That’s where so many conversations with clients start these days. Women are getting the “money” stage right and are now wanting to move on to the “finance” stage … but have not had the access (or frankly, the interest) in the topic for most of their lives. What to do?
I’ve heard many online marketing “gurus”‘ say that we should totally ignore what’s going on in the economy around us. Instead, we should just focus on what is working and keep making money. That’s good advice as long as it works; it’s certainly better than allowing uncertainty to cause paralysis.
And, granted, some women are looking at recent government statistics that say all is well. After all, the stock market is booming. And unemployment is dropping. (Why those numbers look good—and the manipulation being used to make that happen—is a little more complicated than I can explain here.)
Who Is This Information For?
So the rest of this article is for those of you who feel you might want to protect your money against potential major shifts in the economy, both local and global, because you’ve worked hard to earn it and deserve to keep it.
Today, the most responsible recommendation I feel I can make is simple: diversify, diversify, diversify.
And here’s why.
None of the tried-and-true rules apply any longer. None of what we learned over the decades as economists and students of finance—about action/reaction and about how economies work—gives us the tools to project with any certainty what might happen.
So many qualified economists and financial luminaries have made incorrect projections. Not because they intended to hurt anyone … but because 1 + 2 no longer equals 3. As situations presented themselves around 2008-2009, what “should” have happened did not. Why? Because the level of manipulation of our economies is so great that today the outcomes are more unnatural than we could ever imagine.
For example, I remember monitoring successful “contrarian” investment advisors—those who typically went against the indicators in the past and who succeeded brilliantly—and the same contrarian strategies no longer worked. Why? Again, because the natural patterns of action/reaction were not allowed to take place.
And this disconnect has extended well beyond the United States to Europe and elsewhere. In a world where leaders care more about their political futures than the future of their countries, the printing of paper currency has debased all that made sense in terms of productivity, currency valuation and real competitive advantage.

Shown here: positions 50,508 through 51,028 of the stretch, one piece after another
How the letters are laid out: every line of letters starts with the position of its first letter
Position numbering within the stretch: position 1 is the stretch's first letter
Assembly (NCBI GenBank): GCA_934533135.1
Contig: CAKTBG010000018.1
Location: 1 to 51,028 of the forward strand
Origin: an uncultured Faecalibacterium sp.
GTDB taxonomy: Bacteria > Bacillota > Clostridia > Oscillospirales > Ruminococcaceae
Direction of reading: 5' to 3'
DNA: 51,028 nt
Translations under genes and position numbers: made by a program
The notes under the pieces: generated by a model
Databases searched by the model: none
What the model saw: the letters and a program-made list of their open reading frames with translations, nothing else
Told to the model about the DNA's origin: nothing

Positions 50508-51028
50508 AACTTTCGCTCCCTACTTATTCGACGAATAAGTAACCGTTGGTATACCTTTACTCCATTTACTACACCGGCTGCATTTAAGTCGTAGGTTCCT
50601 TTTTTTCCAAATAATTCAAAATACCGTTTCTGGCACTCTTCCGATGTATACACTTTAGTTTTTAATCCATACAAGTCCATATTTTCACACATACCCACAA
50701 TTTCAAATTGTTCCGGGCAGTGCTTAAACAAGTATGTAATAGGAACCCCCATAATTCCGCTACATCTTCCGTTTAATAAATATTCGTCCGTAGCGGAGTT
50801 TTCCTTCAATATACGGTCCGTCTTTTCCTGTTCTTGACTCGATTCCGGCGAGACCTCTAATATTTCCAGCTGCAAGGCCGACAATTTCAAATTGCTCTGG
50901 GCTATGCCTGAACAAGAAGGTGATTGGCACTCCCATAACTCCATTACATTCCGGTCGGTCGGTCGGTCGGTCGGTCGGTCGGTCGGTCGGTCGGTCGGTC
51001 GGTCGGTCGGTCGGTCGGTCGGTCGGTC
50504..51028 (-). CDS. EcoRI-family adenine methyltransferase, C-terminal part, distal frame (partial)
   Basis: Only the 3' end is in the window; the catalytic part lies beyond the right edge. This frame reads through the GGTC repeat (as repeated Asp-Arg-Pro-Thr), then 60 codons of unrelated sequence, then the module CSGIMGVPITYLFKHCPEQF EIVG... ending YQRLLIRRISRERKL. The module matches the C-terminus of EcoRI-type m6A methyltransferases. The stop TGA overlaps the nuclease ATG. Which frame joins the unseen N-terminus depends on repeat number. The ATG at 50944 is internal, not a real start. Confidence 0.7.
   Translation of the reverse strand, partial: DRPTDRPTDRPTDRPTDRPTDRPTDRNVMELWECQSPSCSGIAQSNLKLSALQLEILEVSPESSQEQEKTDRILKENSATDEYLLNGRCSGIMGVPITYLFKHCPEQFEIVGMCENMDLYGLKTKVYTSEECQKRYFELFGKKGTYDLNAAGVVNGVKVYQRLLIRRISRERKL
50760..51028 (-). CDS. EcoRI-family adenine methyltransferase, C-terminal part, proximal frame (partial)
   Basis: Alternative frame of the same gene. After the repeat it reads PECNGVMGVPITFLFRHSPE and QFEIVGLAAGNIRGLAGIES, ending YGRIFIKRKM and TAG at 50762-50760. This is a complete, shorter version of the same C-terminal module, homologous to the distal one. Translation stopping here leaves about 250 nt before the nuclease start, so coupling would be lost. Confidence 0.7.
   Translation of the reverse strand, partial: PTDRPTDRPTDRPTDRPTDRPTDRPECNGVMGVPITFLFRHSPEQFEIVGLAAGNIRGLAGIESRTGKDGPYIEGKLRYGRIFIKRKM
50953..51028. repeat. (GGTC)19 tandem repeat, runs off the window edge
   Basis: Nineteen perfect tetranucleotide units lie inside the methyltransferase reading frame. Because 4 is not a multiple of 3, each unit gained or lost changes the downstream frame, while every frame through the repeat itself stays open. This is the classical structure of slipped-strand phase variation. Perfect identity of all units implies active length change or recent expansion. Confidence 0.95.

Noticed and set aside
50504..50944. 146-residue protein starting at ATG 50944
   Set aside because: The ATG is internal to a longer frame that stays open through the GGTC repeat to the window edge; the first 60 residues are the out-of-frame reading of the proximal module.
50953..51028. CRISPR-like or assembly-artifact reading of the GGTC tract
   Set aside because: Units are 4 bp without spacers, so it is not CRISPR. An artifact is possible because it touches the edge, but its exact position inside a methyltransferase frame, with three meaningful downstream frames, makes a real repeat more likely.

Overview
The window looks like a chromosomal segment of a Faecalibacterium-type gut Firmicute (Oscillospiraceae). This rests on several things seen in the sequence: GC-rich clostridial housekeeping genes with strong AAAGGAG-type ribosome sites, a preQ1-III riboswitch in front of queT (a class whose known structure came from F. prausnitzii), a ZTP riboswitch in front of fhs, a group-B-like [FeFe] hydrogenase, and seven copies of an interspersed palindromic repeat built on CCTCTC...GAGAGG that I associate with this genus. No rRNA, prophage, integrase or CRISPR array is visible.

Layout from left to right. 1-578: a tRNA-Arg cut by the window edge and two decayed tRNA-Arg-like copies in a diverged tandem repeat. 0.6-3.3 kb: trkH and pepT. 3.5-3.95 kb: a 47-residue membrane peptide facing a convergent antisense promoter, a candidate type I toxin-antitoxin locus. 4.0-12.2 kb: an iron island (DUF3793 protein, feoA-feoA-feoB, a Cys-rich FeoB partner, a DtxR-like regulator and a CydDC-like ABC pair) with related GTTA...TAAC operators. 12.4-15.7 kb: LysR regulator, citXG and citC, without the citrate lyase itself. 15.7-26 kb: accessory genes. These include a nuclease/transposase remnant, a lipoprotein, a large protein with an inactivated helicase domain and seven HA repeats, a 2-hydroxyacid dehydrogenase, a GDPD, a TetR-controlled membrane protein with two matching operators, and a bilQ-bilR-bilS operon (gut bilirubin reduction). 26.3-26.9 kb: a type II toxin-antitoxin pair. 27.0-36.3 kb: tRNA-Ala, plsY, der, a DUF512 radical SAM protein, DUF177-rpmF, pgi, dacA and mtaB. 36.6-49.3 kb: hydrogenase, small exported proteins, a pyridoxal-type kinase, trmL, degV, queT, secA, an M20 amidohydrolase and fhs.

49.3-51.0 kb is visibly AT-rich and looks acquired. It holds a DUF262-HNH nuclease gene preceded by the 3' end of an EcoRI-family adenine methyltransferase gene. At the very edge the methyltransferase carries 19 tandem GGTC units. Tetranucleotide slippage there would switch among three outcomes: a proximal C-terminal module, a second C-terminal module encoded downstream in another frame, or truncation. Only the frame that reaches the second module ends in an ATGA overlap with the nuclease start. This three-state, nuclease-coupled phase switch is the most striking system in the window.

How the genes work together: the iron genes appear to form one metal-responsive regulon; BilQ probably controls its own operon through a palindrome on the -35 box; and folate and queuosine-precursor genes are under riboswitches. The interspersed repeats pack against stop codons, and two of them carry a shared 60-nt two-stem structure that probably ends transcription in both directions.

The results are arbitrary and unsustainable spending behaviors by governments. (Anything to move a crisis beyond their own mandate; let a future administration deal with the consequences.) What should have already collapsed is being shored up by matchsticks. Who pulls out one of those matchsticks—and when—is anybody’s guess.
But regardless where, when and how it happens, the best thing you can do is protect your money in a way that leaves you something to start back up with, in case your economy is one that crumbles. You will need “grist” to put back in the mill to get your business going again, assuming it still provides a product or service that is needed.
So what do I believe in?
Remember, I am not a financial advisor or planner. I cannot give any specific financial recommendations, nor do I take responsibility for your decisions based on what I share. My only goal is to get you thinking and to encourage you to read, study, question, listen … and act.
My Financial Beliefs
I believe in:
- having a home that is debt free and as low-cost as possible.
- diversifying my assets across geographies into different countries, if possible.
- diversifying assets into many different classes:
- some real estate
- some bread-and-butter stocks (such as of multinational corporations whose risks are spread globally and who provide non-durable, non-luxury products that people need every day)
- some physical gold and silver bullion
- some cash
- some other things
If something does happen to the U.S. economy and/or other major economies, and that leads to a shakeout, I always want to be able to start back over with something solid. I cannot get that from government instruments or bank CDs, for example. Except for the few mega power brokers who have a head start on the rest of us, it’s unlikely that anyone will come out of a shakeout unscathed.
But if you have done nothing to protect your money, the impact will likely be far greater.
I want to continue in my place of peace of mind so I can continue to do what I do well and what I enjoy, building more and more each day.
So what if I’m wrong and nothing happens?
If the world economies defy all odds and come out of the present money-printing frenzy without any kind of crash landing, bravo! In that case, I may not have maximized my investment profits, but I will also not have risked suffering devastating losses.
And I will have slept at night in the meantime. That’s good enough for me.
Let us know in the Comments section below if you have given any thought to where the economy is headed and what you’ve done to be sure you and your family will have the greatest long-term chances of thriving!
Bio: Sharon O’Day fixes financial lives. She is a tell-it-like-it-is money expert with a successful career in global finance, plus an MBA from the Wharton School. Today she specializes in getting entrepreneurial women over 50 back on their game so they can have more money, less stress and more joy. With her “Over Fifty and Financially Free” strategies, they take actions that lead to their ultimate goal: financial peace of mind.